Mentions: The use of electrokinetic instability (EKI) as a mixing technique for electrokinetically-driven microfluidic flows with conductivity gradients has received considerable attention in recent years [46,47]. In an attempt to improve the mixing performance of micromixers, Tai et al. [48] developed a T-type mixer with parallelogram barriers formed within the microchannels (Figure 8). The authors presented experimental results for the sample concentration distribution in a micromixer for a parallelogram barrier length (PB) of 4/5 W (where W is the channel width), a 10:1 conductivity ratio, and electrical field intensities of 150 V/cm, 300 V/cm and 500 V/cm. The results indicated that the electrokinetic instability phenomenon was induced when high electrical field intensity was applied to drive the flow streams. When the electrokinetic instability effect was not induced, the mixing efficiency at a cross-section located 2.3 mm downstream of the T-junction was 60%. However, when the parallelogram barrier was established, the mixing efficiency increased to 91.25% at the same location. Recent years have witnessed many developments in active mixing approaches for microfluidic devices. Micromixer design appears to be moving towards active chaotic mixers with no moving parts. To avoid complicated microfabrication processes, and to reduce the cost and complexity involved in integrating active mixers in microfluidic systems, the species samples should be driven using an appropriate external energy source such as electrokinetic forces. In recent years, electrokinetic forces have been widely employed in many active mixers, such as the electrokinetic instability micromixer presented by Huang et al. in [11]. However, this particular design suffers the drawback of requiring a high voltage. Accordingly, low-voltage electrokinetic, AC electrokinetic and nonlinear electrokinetic techniques have received increasing attention in recent years as potential means of overcoming this limitation. The high flow rate or high velocity can also be produced through various nonlinear electrokinetic external sources. Therefore, the application of nonlinear electrokinetics to realize active mixers is likely to emerge as a major research topic in the microfluidics community in the future.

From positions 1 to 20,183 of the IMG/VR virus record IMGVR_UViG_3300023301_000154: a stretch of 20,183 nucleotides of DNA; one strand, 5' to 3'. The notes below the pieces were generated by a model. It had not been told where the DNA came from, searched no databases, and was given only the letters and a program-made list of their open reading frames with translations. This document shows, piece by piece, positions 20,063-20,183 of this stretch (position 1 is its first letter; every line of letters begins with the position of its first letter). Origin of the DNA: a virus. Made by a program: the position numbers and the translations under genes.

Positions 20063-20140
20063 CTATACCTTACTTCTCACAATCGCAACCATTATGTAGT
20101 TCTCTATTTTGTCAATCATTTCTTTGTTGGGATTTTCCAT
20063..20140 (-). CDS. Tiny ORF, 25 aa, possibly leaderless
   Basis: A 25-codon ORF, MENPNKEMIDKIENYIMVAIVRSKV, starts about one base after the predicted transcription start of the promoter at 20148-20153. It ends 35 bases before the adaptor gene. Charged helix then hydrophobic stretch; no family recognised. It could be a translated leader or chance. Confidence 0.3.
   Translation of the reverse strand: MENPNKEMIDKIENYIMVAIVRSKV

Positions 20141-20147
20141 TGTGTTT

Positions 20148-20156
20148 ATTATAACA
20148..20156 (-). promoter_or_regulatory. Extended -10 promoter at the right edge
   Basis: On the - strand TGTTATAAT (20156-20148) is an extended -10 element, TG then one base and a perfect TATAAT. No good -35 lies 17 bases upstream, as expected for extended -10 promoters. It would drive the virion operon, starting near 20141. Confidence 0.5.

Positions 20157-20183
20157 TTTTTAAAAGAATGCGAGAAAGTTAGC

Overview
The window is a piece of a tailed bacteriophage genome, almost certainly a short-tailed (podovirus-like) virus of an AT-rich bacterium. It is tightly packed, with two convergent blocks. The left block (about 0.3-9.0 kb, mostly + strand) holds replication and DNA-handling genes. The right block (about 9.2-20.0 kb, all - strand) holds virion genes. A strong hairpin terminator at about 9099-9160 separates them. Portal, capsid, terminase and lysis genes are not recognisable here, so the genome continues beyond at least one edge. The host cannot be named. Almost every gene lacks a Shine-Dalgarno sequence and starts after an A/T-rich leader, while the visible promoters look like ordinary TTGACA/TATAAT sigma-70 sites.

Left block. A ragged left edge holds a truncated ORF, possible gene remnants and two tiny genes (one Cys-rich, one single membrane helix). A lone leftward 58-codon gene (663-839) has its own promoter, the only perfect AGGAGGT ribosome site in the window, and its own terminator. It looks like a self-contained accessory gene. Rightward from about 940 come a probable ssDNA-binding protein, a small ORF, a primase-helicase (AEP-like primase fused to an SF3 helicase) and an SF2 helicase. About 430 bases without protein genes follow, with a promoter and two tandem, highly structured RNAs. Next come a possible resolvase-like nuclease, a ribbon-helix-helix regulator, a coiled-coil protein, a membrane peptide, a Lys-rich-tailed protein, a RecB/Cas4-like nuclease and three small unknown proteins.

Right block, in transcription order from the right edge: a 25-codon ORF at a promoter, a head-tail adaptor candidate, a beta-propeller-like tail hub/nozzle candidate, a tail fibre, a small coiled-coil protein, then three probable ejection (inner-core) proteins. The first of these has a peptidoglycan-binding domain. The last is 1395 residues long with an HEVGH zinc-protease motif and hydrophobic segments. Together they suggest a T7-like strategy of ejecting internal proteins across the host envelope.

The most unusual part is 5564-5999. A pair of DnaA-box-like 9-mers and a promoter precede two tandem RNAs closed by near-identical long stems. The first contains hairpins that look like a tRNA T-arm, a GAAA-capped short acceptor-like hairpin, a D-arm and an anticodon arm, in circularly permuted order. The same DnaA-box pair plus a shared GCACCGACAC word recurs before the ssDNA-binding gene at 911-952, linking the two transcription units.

Bottom Line: In such devices, sample mixing is essentially achieved by enhancing the diffusion effect between the different species flows.Many mixers have been proposed to facilitate this task over the past 10 years.Accordingly, this paper commences by providing a high level overview of the field of microfluidic mixing devices before describing some of the more significant proposals for active and passive mixers.

View Article: PubMed Central - PubMed

Affiliation: Department of Materials Engineering, National Pingtung University of Science and Technology, Pingtung 912, Taiwan; E-Mail: leecy@mail.npust.edu.tw.

ABSTRACT
The aim of microfluidic mixing is to achieve a thorough and rapid mixing of multiple samples in microscale devices. In such devices, sample mixing is essentially achieved by enhancing the diffusion effect between the different species flows. Broadly speaking, microfluidic mixing schemes can be categorized as either "active", where an external energy force is applied to perturb the sample species, or "passive", where the contact area and contact time of the species samples are increased through specially-designed microchannel configurations. Many mixers have been proposed to facilitate this task over the past 10 years. Accordingly, this paper commences by providing a high level overview of the field of microfluidic mixing devices before describing some of the more significant proposals for active and passive mixers.

Show MeSH